expatdiaries /
Stockholm

Ninja traveller. Seamlessly travels between Stockholm, Shanghai, Zurich and France. Late nights in the city and early morning countryside life. Fashion, beauty, reflections, portraits and inspiration.

Contact: [email protected]

  • First thing on list when I get back to Stockholm next week:

    Buy cake 

    Read print

    Fika.

    x

    Love, Christine Deckert
  • Almost every day I passed her after work. Old lady. Lonely, in a wheelchair. The lines in her face told a thousand stories. Round cheeks. Maybe swollen from some kind of treatment or medication (it brought my mind back to when my mother ate cortisone whilst battling cancer). Tiny fragile crooked hands, fingers unable to move. A plastic bowl sat on her lap. Sometimes there was a little bit of money in it.


    There was something very special about her. She was always smiling. There was still this extensive amount of glitter in her eyes despite her obvious struggles. She smiled in a childlike way, as if she was up to something exciting. Her eyes spoke to me in a profound way and even though I couldn't understand what she was saying I somehow felt a deep connection to her.


    I took the same route back from work as often as I could and gave her some money, sat down for a second and listened to her. Who knows what she was telling me, I really wish I did - I'm sure it was lovely. We smiled and I left. As I continued walking my heart always broke and I cried all the way back to the hotel. Something in her woke up something in me that I hadn't felt for a long time.

    Maybe she reminded me about how much I miss my mother. Maybe she reminded me about a lot of things. Maybe I had been in too much of a hurry to stop and see things around me. That ability is something I never want to loose. And I feel so much gratitude towards this little lady.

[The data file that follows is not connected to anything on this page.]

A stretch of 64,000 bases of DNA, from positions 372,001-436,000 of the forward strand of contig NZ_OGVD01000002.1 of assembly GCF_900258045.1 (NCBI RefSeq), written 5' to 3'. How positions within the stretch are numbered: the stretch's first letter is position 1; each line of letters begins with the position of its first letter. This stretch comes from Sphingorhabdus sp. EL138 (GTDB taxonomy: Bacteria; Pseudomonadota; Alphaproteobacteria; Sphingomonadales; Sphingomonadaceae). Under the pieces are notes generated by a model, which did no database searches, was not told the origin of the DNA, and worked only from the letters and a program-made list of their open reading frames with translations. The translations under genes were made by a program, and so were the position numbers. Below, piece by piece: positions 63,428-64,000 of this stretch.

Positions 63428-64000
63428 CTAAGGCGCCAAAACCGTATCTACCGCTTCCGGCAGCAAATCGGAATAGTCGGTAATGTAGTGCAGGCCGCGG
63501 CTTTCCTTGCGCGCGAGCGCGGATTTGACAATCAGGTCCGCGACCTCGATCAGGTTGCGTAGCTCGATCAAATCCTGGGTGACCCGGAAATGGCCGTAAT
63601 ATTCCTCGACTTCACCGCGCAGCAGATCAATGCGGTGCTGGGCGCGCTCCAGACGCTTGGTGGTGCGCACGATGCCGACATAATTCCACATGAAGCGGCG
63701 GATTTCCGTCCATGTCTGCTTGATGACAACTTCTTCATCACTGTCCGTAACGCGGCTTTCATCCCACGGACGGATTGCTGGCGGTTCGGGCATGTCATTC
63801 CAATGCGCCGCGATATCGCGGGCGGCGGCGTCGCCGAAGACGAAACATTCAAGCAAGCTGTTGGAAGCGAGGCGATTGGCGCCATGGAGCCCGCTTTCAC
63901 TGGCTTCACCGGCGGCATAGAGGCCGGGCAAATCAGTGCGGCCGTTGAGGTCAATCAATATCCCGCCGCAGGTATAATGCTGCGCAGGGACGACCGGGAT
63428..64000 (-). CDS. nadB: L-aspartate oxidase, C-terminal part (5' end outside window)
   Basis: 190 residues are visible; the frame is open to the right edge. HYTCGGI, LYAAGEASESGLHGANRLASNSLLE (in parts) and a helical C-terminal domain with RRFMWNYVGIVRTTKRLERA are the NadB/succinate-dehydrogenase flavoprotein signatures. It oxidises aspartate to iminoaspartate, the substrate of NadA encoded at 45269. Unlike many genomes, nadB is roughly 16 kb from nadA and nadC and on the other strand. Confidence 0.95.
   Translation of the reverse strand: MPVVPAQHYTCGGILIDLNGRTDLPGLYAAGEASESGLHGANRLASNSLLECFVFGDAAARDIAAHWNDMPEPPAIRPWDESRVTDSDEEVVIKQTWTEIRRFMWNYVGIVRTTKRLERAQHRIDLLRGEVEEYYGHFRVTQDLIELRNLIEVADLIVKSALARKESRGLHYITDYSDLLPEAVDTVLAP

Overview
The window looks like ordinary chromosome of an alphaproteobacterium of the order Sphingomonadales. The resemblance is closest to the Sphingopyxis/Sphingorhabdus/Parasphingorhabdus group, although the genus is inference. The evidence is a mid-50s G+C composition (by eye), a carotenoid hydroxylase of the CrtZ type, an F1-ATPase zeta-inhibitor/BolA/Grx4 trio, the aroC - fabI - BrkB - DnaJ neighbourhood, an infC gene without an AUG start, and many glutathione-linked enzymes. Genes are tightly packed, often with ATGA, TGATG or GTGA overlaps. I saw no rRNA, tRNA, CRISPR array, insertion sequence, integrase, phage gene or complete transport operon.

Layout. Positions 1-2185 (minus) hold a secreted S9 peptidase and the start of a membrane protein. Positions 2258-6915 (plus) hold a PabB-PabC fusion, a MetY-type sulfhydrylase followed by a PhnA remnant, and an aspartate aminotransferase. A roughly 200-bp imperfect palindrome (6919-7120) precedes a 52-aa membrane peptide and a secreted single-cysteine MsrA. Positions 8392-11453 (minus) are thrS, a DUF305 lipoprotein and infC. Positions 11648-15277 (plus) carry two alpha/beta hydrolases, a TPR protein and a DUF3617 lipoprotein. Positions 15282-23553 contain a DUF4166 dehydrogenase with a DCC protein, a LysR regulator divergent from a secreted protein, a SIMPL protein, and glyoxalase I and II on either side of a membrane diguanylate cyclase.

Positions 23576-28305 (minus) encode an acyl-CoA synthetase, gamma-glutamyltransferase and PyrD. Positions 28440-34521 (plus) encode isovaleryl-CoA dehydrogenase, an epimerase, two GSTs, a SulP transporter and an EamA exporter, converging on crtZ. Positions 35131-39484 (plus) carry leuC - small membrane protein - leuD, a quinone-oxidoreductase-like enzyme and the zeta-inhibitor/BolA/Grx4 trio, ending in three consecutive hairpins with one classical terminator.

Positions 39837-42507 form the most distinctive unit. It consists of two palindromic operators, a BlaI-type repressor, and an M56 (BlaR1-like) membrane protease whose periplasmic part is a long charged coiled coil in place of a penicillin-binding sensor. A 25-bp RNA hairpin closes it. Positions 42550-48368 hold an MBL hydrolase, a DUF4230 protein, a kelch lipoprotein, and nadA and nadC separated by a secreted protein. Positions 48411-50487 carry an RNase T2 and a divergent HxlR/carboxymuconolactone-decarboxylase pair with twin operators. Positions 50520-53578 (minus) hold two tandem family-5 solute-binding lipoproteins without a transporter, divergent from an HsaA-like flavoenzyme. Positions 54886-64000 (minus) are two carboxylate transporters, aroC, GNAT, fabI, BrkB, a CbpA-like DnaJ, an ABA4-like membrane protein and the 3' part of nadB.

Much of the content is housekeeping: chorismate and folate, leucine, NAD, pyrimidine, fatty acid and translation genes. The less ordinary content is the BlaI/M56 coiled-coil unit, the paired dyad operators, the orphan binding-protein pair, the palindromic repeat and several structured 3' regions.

One day when I walked home from the office she was gone. The day after I didn't see her neither. But if I see her again I will stop. I'll smile. Listen to tales I can't comprehend and I will give her what I can to thank her for what I felt she gave me.


    It takes so very little.

    Let's see people. Let's please preserve the essence of being human.

    x

    Love, Christine Deckert
  • I wake up to the smell of freshly baked almond croissants. The second best kind, since the bakery in Durmenach is closed today. It’s always closed on Sundays. I know their opening schedule by heart by now. Getting the good croissants early in the morning is one of the little things in life I love the most.

    Will there be any left for us when we arrive? The bakery is like a war zone in the morning. But victory can sure taste good. If not, you can always get the second best ones and let me tell you, they’re not bad either.

    We have breakfast and then we drive to our construction site for a few hours of hard labour to build a future. I’ts a good feeling. Teamwork. Laughing. Finding solutions. Planning. Fantasising about how everything will fall into place one day. The air smells different today.

    I’m wearing an old French military jacket that is way to large for me, a wool power sweater to keep me warm and a headlight. They come in handy when you are dismounting things in dark basements. His long, dark brown hair curls spreads out over his face. God I love those curls.

    At days end when we reenter the main house I can smell the Sunday roast. Made with the largest possible portion of love. I hear Martine laugh in the kitchen. As she does.

    We slip out of our working gear and I splash some fresh water on my face.
    It´s Sunday. Time to eat, rest, spend time together and get lost in conversation.

    I love Sundays.

    x

    Love, Christine Deckert

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